While Virchow did not directly discover the mechanism of de novo clot formation, his investigations into the factors that promote clot propagation indirectly led to identifying the conditions that contribute to the de novo development of clots. It is worth noting that Virchow himself did not explicitly acknowledge this connection.


Many patients diagnosed with chronic deep vein thrombosis often undergo anticoagulation therapy and, in certain cases, thrombolysis. Nonetheless, these treatments carry a substantial cost and pose a risk of bleeding for the patients. In a study conducted by Comerota et al. (23) histological findings were reported the tissue responsible for the occurrence of chronic post-thrombotic venous obstruction. Histological evaluation of occlusive tissue samples taken from the common femoral vein and femoral vein revealed the predominance of collagen type I in 80~90% of the tissue, with collagen type III observed in 10~20% of the tissue. Thrombus formation triggers an inflammatory response, leading to alterations in both the thrombus itself and the venous wall (24). Notably, wall thickness increases in all lower-extremity venous segments in patients with acute and post-thrombotic diseases (24). Given these insights, it becomes apparent that the term “chronic deep vein thrombosis” is both inaccurate and potentially harmful to patients. Although a definitive terminology has not yet been established, it is recommended to replace it with terms such as “chronic post-thrombotic luminal changes,” “synechiae,” or “chronic venous fibrosis.”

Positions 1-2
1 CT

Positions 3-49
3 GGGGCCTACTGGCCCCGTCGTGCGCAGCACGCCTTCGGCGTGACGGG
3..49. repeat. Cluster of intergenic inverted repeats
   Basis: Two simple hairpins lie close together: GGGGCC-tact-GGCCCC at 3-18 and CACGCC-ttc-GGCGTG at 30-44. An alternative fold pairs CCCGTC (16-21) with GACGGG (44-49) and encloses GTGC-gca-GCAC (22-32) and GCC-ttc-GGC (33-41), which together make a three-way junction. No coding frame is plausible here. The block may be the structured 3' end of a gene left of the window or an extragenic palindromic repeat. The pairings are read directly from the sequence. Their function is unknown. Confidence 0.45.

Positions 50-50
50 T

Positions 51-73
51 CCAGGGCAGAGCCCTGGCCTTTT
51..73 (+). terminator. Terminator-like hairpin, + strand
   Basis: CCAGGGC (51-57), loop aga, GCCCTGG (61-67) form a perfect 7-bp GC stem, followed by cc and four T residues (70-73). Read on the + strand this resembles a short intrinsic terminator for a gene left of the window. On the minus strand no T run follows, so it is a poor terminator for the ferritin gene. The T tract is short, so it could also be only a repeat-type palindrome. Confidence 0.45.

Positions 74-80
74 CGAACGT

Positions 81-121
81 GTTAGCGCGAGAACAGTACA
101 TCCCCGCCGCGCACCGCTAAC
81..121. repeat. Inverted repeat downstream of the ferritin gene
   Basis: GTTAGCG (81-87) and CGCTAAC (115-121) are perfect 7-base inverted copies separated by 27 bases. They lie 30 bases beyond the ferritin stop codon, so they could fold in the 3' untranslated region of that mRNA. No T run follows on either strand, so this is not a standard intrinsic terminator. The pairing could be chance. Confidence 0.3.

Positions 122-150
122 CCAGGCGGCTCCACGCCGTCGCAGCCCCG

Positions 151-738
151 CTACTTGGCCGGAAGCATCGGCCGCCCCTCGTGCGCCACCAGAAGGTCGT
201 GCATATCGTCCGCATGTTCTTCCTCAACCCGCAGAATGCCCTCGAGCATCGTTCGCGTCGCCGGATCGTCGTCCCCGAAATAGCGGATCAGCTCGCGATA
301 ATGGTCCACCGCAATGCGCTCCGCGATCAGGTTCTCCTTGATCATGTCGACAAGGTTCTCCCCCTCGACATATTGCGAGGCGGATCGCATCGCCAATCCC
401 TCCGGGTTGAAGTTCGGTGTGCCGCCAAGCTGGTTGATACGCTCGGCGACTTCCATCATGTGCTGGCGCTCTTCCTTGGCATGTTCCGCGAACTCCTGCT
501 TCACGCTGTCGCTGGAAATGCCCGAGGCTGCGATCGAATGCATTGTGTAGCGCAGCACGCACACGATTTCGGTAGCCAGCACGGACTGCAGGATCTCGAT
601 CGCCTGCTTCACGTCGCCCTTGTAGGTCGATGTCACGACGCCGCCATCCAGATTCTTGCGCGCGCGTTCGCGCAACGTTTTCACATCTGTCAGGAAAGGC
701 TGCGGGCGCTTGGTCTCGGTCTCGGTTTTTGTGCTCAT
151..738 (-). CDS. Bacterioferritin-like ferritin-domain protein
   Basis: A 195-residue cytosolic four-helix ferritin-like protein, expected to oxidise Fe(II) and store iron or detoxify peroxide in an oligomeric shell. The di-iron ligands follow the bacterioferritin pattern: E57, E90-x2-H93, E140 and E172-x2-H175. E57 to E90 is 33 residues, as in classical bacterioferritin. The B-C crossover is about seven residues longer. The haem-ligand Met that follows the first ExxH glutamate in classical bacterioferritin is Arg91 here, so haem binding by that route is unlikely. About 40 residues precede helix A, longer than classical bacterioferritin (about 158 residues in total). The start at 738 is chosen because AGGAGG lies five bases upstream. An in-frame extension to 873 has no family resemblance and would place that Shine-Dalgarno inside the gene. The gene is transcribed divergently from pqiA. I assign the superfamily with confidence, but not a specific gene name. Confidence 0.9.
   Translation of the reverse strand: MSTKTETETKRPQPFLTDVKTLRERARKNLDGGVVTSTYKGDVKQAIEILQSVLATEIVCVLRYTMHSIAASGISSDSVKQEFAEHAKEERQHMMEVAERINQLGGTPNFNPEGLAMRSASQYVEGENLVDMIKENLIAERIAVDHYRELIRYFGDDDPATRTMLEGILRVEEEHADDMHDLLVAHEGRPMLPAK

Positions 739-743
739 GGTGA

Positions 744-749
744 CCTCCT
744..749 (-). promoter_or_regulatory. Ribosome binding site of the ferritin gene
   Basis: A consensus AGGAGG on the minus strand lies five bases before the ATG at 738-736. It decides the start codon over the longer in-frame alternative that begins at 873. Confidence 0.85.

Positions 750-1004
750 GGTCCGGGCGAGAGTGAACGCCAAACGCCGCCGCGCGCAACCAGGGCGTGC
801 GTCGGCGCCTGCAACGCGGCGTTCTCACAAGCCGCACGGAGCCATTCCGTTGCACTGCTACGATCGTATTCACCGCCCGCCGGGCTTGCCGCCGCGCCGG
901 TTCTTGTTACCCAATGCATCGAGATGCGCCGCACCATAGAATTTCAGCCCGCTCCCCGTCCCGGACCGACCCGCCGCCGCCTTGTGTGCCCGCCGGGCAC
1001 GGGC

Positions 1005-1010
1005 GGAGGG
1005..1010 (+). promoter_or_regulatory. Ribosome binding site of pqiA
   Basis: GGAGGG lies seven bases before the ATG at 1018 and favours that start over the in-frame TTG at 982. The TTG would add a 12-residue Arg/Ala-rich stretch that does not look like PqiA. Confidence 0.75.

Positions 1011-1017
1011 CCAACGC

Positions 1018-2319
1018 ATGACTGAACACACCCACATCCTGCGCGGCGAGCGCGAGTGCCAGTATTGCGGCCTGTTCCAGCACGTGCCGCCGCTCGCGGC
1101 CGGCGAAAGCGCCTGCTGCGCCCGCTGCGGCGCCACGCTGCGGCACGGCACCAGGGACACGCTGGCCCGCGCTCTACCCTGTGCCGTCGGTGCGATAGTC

Misnomers in venous disease can have detrimental effects, causing confusion, misdiagnosis, and mistreatment of patients. Therefore, it is crucial to utilize the correct terminology, as it plays a vital role in facilitating accurate diagnosis and appropriate treatment. By employing accurate and descriptive terminology, healthcare professionals can enhance communication, leading to improved patient outcomes. It is important to avoid eponyms use instead topographic anatomy and appropriate terms to eliminate misunderstanding.